If you’ve looked carefully at your grocery receipts recently, you may have noticed a rise in the price of some of the items. Inflation appears to be waking up from its almost six-year nap. It rose to 2 percent annually, as measured in July by the Consumer Price Index, and some forecasters expect it to rise still more in the coming months.
So it might appear prudent to protect your investments against that possibility. Enter Treasury inflation-protected securities, or TIPS, a special type of bond introduced by the Treasury Department in 1997. The price of a TIPS bond adjusts for changes in inflation. So when the bond matures, you receive the original price plus additional payments based on the rate of inflation during the life of the bond, as measured by the CPI.
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TIPS can protect investors against inflation, but that doesn’t mean that they protect against other risks. Recent history provides an example.
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Just like ordinary bonds, TIPS have a market price that can rise or fall between its issue date and maturity date. In the years after the 2007-2008 recession, investors paid a hefty premium for TIPS. In 2011 they priced them with the expectation that inflation would soon climb to 2.5 percent. But when inflation proved to be tame in 2012 and 2013, prices for TIPS tumbled along with the bond funds that owned them.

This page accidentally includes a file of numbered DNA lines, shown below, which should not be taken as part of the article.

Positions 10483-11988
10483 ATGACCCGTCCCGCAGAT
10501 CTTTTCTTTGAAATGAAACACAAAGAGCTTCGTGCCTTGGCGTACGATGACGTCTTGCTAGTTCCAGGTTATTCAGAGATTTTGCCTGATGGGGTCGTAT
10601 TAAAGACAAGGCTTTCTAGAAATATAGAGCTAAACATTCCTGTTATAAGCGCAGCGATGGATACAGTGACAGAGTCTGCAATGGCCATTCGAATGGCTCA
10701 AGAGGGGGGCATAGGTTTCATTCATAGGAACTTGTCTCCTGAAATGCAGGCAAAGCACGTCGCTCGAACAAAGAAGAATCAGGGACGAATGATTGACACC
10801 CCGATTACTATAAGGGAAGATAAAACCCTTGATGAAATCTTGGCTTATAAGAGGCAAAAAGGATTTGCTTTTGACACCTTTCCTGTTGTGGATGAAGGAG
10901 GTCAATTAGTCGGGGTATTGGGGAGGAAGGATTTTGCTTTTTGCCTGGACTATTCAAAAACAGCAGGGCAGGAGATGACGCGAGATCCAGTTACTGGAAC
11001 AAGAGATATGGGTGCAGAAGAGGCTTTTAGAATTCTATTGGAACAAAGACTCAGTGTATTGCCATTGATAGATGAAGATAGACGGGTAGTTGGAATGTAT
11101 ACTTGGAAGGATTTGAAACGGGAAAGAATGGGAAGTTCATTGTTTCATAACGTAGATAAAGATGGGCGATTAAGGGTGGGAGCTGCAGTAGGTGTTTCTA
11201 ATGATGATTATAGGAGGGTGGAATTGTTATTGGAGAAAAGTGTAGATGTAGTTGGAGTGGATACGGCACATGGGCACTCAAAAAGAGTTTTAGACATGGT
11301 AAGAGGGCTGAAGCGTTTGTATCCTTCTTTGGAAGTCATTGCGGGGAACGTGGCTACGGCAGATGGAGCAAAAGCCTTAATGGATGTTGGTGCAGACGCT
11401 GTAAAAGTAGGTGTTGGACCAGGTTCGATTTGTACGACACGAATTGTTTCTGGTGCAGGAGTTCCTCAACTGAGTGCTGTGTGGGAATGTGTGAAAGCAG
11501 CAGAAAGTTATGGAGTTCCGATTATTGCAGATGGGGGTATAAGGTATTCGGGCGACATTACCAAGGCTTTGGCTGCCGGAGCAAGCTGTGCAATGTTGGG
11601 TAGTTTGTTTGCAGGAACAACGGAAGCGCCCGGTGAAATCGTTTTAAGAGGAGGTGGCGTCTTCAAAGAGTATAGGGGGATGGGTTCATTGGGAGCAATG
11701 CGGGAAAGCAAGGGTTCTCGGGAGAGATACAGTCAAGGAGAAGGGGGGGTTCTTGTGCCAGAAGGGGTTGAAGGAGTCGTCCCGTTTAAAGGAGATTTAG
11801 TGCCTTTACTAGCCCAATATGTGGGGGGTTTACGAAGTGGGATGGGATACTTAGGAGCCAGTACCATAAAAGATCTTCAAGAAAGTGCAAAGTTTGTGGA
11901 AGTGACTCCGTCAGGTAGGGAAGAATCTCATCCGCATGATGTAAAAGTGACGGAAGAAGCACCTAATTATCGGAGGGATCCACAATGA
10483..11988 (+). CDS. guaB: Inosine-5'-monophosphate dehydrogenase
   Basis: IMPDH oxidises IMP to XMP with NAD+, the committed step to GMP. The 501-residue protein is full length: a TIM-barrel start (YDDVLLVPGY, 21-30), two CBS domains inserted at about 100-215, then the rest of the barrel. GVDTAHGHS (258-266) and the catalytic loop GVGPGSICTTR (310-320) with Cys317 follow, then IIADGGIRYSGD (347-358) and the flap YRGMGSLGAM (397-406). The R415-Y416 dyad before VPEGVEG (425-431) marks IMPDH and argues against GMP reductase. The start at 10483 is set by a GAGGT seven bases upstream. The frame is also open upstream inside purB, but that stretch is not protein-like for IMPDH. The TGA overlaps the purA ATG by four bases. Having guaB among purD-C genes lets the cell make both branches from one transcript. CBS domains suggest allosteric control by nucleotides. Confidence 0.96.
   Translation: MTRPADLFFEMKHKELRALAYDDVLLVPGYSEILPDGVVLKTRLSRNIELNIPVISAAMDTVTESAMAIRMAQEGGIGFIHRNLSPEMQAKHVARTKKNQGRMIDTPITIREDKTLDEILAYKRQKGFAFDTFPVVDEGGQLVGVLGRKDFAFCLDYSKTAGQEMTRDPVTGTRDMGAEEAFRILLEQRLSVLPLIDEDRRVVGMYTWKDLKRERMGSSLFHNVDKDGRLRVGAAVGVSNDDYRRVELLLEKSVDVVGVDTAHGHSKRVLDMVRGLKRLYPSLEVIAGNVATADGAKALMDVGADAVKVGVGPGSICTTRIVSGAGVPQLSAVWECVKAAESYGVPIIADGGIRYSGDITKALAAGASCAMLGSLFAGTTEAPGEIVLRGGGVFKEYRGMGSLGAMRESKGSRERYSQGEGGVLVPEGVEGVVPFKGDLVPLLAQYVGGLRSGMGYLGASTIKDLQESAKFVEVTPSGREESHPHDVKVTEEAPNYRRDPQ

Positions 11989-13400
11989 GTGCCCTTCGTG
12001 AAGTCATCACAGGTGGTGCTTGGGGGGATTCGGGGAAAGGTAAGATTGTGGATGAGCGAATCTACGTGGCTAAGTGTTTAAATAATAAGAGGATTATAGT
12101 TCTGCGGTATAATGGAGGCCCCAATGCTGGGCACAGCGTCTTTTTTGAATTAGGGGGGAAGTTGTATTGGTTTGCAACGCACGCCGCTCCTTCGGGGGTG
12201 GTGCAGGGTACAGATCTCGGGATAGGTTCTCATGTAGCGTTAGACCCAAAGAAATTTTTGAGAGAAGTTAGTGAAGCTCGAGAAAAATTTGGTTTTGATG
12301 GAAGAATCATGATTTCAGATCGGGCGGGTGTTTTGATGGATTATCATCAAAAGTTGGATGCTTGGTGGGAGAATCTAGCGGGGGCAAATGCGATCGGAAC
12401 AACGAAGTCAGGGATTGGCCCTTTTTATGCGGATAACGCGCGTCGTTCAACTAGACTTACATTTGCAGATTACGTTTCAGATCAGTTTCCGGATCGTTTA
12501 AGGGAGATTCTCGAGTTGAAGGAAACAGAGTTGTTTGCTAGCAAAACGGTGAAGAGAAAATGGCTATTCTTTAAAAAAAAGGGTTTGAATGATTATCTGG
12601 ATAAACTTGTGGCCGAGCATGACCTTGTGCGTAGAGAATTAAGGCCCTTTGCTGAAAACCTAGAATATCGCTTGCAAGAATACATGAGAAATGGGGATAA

As you can see from the worst one-year performance of the funds below (all of which occurred in 2013), even the most consistent TIPS fund performers fell in price.
More recently, the total returns of TIPS and inflation-protected bond funds have returned to more normal levels; the average actively managed inflation-protected bond fund returned 3.8 percent last year. And the most consistent performer, the Vanguard Inflation-Protected Securities fund, is also the least expensive. As we often emphasize, low fund costs are a primary determinant of long-term outperformance.
A relatively new way to invest in TIPS is through exchange-traded funds. Only two ETFs have a track record of at least five years: the iShares TIPS Bond and SPDR Barclays TIPS ETFs. They both own more of the longer-term TIPS than the other four funds in the table below, which tend to own short-term TIPS.
Investors should remember that short-term TIPS, like ordinary bonds, will have less volatility than long-term TIPS funds.—Chris Horymski
This article originally appeared in the September 2014 issue of Consumer Reports Money Adviser.
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